A Long Term Strategy for People and the Planet

The Earth is facing the interconnected crises of rapid climate change and biodiversity loss. We have years, not decades, to address these existential threats. In 2023, a new term emerged to describe interacting current and future risks with potentially catastrophic consequences: polycrisis.

Another word is about to enter our collective dictionaries: permacrisis. Will this be our fate, or will 2024 be a time for resolution, resilience, and recovery? This is a pivotal moment for global leaders attending the World Economic Forum annual meeting in Davos, where they will develop a long-term strategy to prepare for and respond to these risks.

What we do between now and 2030 will determine whether we slow warming to 1.5° Celsius while also conserving enough land and water to halt biodiversity loss. The good news is there is much that global leaders can do now to keep the polycrisis from becoming a permacrisis.

3 Things We Must Do To Save The Planet

Solutions to climate change and biodiversity loss won’t come from any one sector: they’ll come from governments, finance, business, and civil society. We can achieve a nature-positive world by 2050 while providing affordable, secure, and inclusive access to energy, food, and water.

Here are three ways we need to upend “business as usual” and act boldly to advance conservation.

1. Produce More Food on Less Land


Today’s large-scale agriculture is the biggest source of land conversion, driving deforestation, worsening climate change, using 70% of the world’s freshwater supply, and relying on fertilizer practices that pollute our waters. As the need to feed a billion more people increases, agricultural expansion could devastate habitats, release even more carbon into the atmosphere, and dry up rivers.

Solution: Transitioning to Regenerative Food Systems

Our global food system can help us achieve our climate and biodiversity goals by producing food where it’s most likely to thrive, which will use less water and less land.

Current Actions:

We are analyzing satellite images and local yield potential to pinpoint where soy farming and cattle ranching can expand without destroying nature. This approach is especially vital in Brazil’s Cerrado region, where half of all natural habitat has already been converted to cropland and pasture. Cooperating with farmers on sustainable practices can help save what’s left of the Cerrado’s rich savanna.

2. Increase Clean Energy


Climate change is the single most serious threat facing our planet today. We must reduce carbon emissions to, or below, levels agreed to in the Paris Climate Agreement to prevent catastrophic harm. With global energy demand expected to increase by 56% over the next couple of decades, it will be impossible to meet those emissions targets if we stick primarily with traditional fossil fuels.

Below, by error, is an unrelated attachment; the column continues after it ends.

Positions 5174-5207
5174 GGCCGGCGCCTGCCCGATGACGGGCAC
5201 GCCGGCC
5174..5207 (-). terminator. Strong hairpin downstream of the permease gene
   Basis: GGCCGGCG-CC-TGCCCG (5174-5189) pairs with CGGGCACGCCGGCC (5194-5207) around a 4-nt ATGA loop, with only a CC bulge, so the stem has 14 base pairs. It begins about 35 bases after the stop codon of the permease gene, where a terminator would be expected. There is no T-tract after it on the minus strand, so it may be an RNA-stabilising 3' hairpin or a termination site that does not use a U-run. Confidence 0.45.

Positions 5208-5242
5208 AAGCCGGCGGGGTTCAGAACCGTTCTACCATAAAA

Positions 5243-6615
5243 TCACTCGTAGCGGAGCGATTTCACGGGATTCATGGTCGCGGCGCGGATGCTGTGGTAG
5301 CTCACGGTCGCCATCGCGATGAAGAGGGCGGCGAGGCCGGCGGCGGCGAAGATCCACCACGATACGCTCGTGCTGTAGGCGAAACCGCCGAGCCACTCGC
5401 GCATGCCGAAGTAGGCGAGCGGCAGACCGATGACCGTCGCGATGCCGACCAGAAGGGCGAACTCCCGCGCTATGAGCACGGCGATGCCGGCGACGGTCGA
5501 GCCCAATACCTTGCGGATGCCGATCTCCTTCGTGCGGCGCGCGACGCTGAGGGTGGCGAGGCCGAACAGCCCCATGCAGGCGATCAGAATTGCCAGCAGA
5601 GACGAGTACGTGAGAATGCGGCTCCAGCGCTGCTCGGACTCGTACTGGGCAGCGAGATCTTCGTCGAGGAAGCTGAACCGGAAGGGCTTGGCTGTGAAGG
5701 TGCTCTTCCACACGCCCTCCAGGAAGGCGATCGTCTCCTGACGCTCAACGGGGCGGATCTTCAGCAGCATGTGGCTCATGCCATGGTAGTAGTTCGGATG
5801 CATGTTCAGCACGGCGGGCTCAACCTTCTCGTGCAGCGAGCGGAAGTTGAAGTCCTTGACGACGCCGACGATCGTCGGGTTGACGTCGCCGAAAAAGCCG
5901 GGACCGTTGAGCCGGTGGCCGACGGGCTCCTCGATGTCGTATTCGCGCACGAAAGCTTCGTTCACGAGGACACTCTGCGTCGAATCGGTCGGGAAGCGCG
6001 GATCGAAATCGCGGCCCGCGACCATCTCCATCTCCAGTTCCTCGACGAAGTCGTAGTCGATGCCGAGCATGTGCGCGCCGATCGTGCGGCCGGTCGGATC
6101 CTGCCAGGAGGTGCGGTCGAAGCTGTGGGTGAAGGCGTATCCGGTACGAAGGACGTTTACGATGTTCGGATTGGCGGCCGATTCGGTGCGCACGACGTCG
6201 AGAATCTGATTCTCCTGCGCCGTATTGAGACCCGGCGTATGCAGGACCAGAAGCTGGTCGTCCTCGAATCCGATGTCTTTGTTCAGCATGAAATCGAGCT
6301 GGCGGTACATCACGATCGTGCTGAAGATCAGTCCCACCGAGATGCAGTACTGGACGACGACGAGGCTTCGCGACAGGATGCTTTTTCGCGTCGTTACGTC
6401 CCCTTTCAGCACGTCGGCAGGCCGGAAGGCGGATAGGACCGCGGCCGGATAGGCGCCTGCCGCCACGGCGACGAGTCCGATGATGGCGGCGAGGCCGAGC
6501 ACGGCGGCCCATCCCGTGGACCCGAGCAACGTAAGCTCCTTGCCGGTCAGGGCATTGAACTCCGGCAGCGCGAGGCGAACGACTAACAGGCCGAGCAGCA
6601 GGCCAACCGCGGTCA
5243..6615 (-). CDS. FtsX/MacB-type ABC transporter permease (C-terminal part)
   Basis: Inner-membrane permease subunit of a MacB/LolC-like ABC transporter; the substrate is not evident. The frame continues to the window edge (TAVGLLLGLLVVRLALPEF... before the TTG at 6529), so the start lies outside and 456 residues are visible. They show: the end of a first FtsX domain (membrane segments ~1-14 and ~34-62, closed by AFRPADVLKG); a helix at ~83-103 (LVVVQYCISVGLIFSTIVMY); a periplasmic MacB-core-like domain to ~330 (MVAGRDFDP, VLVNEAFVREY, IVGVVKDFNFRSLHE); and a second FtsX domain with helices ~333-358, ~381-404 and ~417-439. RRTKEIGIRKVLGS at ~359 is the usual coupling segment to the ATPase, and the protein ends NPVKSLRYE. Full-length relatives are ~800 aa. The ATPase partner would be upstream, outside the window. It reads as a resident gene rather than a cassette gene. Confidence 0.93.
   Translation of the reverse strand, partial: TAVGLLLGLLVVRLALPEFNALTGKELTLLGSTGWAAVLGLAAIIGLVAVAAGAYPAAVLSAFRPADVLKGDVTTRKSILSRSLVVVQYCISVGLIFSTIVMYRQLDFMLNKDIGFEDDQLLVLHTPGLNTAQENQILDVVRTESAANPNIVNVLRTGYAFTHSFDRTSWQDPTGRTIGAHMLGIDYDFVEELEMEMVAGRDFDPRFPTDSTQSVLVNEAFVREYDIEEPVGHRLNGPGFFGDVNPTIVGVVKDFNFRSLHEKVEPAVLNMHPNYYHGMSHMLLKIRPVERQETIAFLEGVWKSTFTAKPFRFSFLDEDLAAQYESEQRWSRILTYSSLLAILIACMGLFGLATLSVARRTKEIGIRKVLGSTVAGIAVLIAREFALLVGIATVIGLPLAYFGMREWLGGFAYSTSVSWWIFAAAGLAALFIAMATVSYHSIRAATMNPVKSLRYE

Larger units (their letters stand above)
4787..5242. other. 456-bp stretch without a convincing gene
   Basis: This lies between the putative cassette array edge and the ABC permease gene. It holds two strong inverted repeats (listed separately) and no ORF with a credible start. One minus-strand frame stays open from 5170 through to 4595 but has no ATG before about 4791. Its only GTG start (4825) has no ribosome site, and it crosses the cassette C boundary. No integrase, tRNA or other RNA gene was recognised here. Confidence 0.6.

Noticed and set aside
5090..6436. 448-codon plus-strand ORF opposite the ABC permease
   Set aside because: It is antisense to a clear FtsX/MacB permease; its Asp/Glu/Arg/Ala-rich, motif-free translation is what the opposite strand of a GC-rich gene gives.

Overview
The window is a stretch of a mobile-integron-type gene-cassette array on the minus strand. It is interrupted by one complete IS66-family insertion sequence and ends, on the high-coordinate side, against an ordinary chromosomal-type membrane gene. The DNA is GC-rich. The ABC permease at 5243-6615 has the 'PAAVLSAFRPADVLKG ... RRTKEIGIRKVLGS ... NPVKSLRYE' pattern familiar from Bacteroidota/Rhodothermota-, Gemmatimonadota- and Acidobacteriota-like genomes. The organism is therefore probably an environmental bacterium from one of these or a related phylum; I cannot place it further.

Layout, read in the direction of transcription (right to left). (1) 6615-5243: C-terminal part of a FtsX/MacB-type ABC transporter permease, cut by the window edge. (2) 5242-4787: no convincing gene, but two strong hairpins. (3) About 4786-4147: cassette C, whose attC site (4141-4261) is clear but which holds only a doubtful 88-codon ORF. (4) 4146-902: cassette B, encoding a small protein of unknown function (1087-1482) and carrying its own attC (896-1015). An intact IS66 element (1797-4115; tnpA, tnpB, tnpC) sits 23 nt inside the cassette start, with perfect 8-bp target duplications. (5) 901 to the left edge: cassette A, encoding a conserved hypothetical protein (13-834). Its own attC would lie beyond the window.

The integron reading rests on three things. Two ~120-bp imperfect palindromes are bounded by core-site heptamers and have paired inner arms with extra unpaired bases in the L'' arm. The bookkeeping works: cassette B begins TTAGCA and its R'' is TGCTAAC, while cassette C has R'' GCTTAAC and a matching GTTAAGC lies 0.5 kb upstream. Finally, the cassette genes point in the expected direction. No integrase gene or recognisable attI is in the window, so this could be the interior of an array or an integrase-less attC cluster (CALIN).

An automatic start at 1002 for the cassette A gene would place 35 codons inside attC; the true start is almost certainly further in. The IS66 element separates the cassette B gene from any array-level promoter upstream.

Solution: Shifting to Renewable Energy

We must shift 85% of the world’s energy supply to non-fossil fuel sources and invest in strategies like reforestation that capture carbon dioxide.

Current Actions:

We are championing regulations that allow former mining lands to be repurposed for solar and wind energy. Tens of thousands of acres of degraded mine sites in Nevada’s Great Basin are now available for renewable energy development. By targeting already-disturbed land, new turbines and solar panels won’t need to destroy more natural habitat.

3. Get $700 Billion to Finance Nature


Our economies depend on healthy, supportive natural systems. Around half of the gross world product is dependent on nature. Globally, we’re already spending up to $143 billion USD each year on activities that benefit nature, but we need more. We need to spend at least $722 billion (and as much as $967 billion) USD every year, putting the nature finance gap at $579-824 billion USD.

Solution: Closing the Nature Finance Gap

We need to close the funding gap—and spend at least $700 billion USD on nature every year—to reverse the decline in biodiversity by 2030. Fortunately, this number is only 1% of annual gross global product, or about what the world spends on soft drinks.

Current Actions:

Through our Nature Bonds program, we are taking a holistic approach to leverage debt refinancing for effective, durable conservation and climate action. We work with governments to help them refinance debt and generate new funding to invest in conservation and climate mitigation and adaptation measures. For example, in Barbados, we collaborated with the government, financial and conservation partners, and local communities to develop commitments for durable conservation tailored to meet the country’s specific needs.

These actions require global cooperation, strong political will, and a commitment to long-term sustainability. By producing more food on less land, increasing clean energy, and securing $700 billion annually for nature, global leaders can ensure a healthier and more sustainable future for people and the planet.

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